Series potential
The book is subtitled The Bonekeeper Chronicles, Book 1, which suggests that there should be other chronicles to follow. There’s no sequel bait, but I’m guessing they would be the stories of the other Guardians (there are seven in total). I hope I’m right. I’d buy those books in a heartbeat (live or clockwork).

So if steampunk is your thing, I strongly recommend Gaslight Hades. If you’re a fantasy romance fan, Grace Draven’s other books are pretty terrific, too.

How about you? Read anything good lately? Care to share?

9 thoughts on “Jilly: Good Novella Squee–Gaslight Hades

  1. Gaslight Hades sounds amazing and if my Kindle weren’t already neck-deep in unread romances, I’d buy it right now. Ah, what the heck. Bought.

  2. This sounds great, Jilly! Like Jeanne, I’m in over my head with my TBR pile, but what the hell. I’m adding this one.

    Given the things you liked about this book, I highly recommend Graveminder by Melissa Marr (author of the YA Wicked Lovely series, but this book is not YA). And have you read Her Fearful Symmetry, the second full-length novel by Audrey Niffenegger, the author of The Time Traveler’s Wife? It’s very different from Gaslight Hades or Graveminder, and is written in omniscient for those who find that POV less than engaging. But it was one of those books that grew on me, and Highgate Cemetery plays a big role in it.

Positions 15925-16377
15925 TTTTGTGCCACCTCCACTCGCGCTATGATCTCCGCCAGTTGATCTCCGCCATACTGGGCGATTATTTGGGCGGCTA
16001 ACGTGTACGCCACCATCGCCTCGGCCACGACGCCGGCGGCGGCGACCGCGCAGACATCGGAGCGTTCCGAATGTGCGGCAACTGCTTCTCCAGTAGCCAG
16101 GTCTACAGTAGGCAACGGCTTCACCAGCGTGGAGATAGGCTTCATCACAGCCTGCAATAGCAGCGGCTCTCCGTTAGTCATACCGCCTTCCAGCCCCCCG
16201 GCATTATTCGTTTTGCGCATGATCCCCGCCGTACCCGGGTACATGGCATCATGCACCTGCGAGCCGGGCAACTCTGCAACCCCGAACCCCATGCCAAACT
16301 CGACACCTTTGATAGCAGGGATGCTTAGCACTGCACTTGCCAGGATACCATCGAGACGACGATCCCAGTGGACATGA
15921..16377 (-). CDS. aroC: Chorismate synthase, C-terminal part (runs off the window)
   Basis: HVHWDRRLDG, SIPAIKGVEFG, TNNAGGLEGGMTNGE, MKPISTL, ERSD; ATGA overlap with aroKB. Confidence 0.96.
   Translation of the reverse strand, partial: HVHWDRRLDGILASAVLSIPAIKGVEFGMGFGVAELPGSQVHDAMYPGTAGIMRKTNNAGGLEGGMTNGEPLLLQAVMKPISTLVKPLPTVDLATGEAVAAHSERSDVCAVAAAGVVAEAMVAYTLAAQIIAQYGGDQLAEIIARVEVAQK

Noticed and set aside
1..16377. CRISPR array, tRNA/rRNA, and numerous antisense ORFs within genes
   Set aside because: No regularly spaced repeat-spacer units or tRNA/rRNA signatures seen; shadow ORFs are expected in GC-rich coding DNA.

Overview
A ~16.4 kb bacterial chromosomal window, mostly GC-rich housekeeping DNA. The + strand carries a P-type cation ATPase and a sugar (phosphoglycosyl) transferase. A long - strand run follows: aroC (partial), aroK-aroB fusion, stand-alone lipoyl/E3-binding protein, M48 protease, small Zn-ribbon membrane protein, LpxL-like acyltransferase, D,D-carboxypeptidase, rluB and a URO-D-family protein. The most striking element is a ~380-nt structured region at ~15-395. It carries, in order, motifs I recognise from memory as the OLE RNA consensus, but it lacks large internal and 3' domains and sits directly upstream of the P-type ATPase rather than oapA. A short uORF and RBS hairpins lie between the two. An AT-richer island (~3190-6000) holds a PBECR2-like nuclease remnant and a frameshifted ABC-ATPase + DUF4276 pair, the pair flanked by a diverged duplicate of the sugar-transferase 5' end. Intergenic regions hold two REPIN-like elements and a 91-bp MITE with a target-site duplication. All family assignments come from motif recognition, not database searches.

Sorry if I’m adding to your TBR pile, but turnabout is fair play ;-). Thanks for the rec, and happy reading!

    • Thank you for the recommendations, Nancy! I had a crash-and-burn yesterday–tried an author who’d started out indie and been picked up by one of the big trad pub houses, plus she had a lot of good, interesting reviews. The premise sounded great, the ‘look inside’ was a brief teaser with no actual writing, but I decided to buy the book anyway. Waste of $7. Couldn’t get past the first page. So your TBR suggestions are much appreciated.

      I adored the Wicked Lovely series but have not read Graveminder. That might have to be next weekend’s treat. I’ll also check out Her Fearful Symmetry. Fun fact: did you know Audrey Niffenegger is an accredited guide at Highgate Cemetery (unless you have family buried there, you can only visit the West Cemetery with a guided group)? That’s what I call research!

  3. I read two Gail Carriger novels when I was in Wisconsin. She’s steampunky—her characters are students at a finishing school that teaches deportment and espionage. I enjoyed them a lot, and if I were more interested in YA, I’d read the rest.

    • I love Gail Carriger’s voice. I’m not that interested in YA either but I strongly recommend her five-book adult series, The Parasol Protectorate. First book is Soulless. It’s witty, steampunky paranormal romance, clever and very fun.

  4. Oh, that sounds great! I think I’ve run across Grace Draven’s name in relation to something else recently, too . . . . I’ll have to check her out!

    I was on an Ilona Andrews marathon (as you see from the next post), and I love that series! The moral boundaries are not drawn in ink, which I like a lot. Things are not what they seem.

  5. Pingback: Elizabeth: New Book Squee – This Time Around – Eight Ladies Writing